Updated May 15, 2012
Methods and Strategies
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New Media Strategies
Strategies for Global Advocacy
The Pew Forum used responses to a mail and email questionnaire to gather data about the
strategies religious advocacy groups use to try to influence public policy. Early in the study,
questionnaires were mailed to 148 separate, active groups that had been identified as religious
advocacy groups at that point, and 61 of these groups returned completed questionnaires. (For more details, see Methodology.)
About nine-in-ten groups that responded to the questionnaire report that they contact
policymakers in person (90%) and in writing (93%). Leaders of the groups say they use both
issue-specific research and broader moral or theological arguments in these communications.
About seven-in-ten of the groups that returned a questionnaire say they give testimony at
hearings (70%) or author policy papers (75%). Far fewer groups produce scorecards on how
members of Congress vote on legislation (8%) or support candidates in elections (7%). Because
of their tax status, many religious advocacy groups are barred from supporting or opposing
candidates in elections. In addition, leaders of many groups say they eschew partisan political
activity on moral grounds. Interviews conducted as part of this study found that many of the
leaders, particularly those who represent official religious bodies, tend to view electioneering
as divisive and theologically inappropriate.
More than nine-in-ten groups that responded to the questionnaire also say that informing
their grassroots constituencies (95%) and informing the general public (97%) are among their
advocacy strategies. About three-quarters of the groups say they initiate letter-writing or email
campaigns (77%) and issue news releases (82%). More than half participate in demonstrations
or rallies (57%).
Among the other activities listed by religious advocacy organizations are participating in other
groups’ conferences and events, holding leadership workshops, and conducting academic and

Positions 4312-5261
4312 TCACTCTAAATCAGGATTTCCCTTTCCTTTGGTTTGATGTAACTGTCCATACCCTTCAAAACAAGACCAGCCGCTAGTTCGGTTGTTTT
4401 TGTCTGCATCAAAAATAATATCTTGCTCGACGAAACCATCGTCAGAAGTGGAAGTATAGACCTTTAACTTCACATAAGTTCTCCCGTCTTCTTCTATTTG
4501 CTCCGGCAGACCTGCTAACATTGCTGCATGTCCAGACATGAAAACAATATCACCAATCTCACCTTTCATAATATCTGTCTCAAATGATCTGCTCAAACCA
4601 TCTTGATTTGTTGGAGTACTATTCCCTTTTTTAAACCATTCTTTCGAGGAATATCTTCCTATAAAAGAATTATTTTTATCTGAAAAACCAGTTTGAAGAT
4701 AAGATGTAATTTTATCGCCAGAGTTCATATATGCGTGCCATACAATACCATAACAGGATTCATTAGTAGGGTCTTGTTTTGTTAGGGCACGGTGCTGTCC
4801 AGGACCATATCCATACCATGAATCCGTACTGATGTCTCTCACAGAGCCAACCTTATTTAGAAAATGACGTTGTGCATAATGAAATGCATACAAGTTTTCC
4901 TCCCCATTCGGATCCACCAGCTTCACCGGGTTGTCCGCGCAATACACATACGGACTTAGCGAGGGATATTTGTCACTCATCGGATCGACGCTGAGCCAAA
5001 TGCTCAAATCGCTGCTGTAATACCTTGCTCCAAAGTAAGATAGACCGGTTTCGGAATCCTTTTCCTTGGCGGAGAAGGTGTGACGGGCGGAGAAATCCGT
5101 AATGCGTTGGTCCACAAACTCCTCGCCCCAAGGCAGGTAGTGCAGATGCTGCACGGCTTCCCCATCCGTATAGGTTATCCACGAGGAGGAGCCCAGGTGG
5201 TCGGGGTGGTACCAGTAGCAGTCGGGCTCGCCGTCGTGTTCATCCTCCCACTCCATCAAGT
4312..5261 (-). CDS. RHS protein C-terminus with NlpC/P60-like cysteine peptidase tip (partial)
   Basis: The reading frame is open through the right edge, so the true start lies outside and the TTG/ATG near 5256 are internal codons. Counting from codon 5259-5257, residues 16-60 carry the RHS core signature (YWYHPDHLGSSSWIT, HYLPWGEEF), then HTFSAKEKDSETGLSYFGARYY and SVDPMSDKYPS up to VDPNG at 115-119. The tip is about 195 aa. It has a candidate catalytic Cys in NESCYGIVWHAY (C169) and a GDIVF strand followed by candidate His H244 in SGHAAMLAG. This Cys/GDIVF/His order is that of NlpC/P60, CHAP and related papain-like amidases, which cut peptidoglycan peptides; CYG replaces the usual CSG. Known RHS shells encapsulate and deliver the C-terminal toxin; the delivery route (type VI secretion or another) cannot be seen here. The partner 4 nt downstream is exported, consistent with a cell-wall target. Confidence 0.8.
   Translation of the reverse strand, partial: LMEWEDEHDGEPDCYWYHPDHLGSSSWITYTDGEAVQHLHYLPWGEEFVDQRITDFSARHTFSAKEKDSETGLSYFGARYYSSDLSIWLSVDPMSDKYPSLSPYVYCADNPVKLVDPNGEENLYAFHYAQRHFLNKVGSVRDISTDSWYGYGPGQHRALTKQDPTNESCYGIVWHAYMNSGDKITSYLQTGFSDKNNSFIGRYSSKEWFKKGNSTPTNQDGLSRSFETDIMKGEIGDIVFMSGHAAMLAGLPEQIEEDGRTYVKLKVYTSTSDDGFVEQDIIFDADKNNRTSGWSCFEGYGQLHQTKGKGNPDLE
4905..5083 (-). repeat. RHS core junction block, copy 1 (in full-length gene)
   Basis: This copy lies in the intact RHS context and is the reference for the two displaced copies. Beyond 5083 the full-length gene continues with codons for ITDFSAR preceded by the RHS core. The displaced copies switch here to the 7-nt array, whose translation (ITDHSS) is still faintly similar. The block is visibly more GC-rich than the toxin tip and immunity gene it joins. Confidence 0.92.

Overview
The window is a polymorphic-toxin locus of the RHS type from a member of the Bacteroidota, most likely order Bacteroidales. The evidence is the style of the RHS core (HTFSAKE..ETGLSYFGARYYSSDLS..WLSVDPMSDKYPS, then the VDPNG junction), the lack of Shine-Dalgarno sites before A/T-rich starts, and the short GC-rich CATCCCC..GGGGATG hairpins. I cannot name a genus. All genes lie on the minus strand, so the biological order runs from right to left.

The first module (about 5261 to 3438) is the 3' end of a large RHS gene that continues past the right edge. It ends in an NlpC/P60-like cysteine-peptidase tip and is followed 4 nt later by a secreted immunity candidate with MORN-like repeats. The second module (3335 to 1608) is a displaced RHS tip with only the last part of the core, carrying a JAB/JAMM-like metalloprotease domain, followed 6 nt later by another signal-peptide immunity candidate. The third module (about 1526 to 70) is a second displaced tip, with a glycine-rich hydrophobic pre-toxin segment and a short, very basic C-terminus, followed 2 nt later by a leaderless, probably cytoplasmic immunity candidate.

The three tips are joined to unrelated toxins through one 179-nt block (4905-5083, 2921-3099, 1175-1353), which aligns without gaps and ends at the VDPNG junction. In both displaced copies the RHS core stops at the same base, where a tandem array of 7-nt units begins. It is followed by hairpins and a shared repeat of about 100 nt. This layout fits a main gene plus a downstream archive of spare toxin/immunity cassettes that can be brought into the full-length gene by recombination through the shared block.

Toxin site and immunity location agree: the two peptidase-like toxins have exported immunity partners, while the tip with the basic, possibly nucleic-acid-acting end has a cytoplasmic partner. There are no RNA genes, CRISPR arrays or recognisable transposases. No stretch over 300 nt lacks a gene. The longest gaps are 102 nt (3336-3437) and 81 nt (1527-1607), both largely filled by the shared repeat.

polling research to inform advocacy work.
The questionnaire also asked
groups to report which
activities they use most often.
Informing constituents about
issues is by far the most
common strategy, cited by
41% of the groups as the one
they use most often.
An increasingly common
strategy that blends
grassroots pressure and
lobbying is the “lobby
day,” when a group brings
members from around the
country to Washington, D.C.,
for a conference, provides
training (and sometimes detailed scripts) to participants, then organizes their visits to congressional offices. One
example is the Mobilization to End Poverty, sponsored by the group Sojourners along with
other faith and anti-poverty groups in April 2009. The meeting drew more than 1,100 activists
who visited 83 Senate offices and 200 House offices to advocate for inclusion of low-income
people in economic recovery policies. Another example is the Sikh Advocate Academy, held
for the first time by The Sikh Coalition in June 2011. Billed as “a week-long, all expenses paid,
experiential learning course in Washington D.C.,” it offered activists from across the country a
chance to be “certified” as members of a volunteer network, the Sikh Coalition Advocacy Corps.
Another category of strategy is litigation aimed at establishing national legal precedents. This
is a prime focus of certain organizations, such as the Home School Legal Defense Association,
Christian Legal Society, Baptist Joint Committee for Religious Liberty, Americans United
for Separation of Church and State, and the Becket Fund for Religious Liberty. For example,
the Becket Fund has argued in federal courts that the denial of zoning permits to religious
groups seeking to construct or expand houses of worship violates the Religious Land Use and
Institutionalized Persons Act.21
Nearly all religious advocacy group leaders interviewed for this study agreed that building
coalitions is vital to their efforts. Similarly, 95% of the groups that completed the Pew Forum’s
questionnaire said that signing coalition letters to public officials is one of their advocacy
strategies, and several mentioned more informal collaboration with like-minded groups, such
as attending other groups’ conferences or meetings.
New Media Strategies
The growing popularity of new media has transformed the nature of constituent mobilization
and woven it more deeply into the policymaking process. Previous studies of religious advocacy
found that most religious groups did not have the means of operating large direct-mail
operations to generate pressure on policymakers from constituents.22 Today, maintaining a
large email list is relatively inexpensive, and with the click of a mouse constituents can register
their views with their congressional representatives. And because email messages are easily
shared, a group’s reach can expand beyond its core mailing list. For example, the executive
secretary of the Friends Committee on National Legislation reported that some of its email
alerts, such as its campaign against torture, have gone viral and generated as many as 160,000 messages to Congress, more than twice the number of people the Friends Committee has on its
email list (60,000).
Additionally, many groups use sophisticated lobbying software to monitor constituent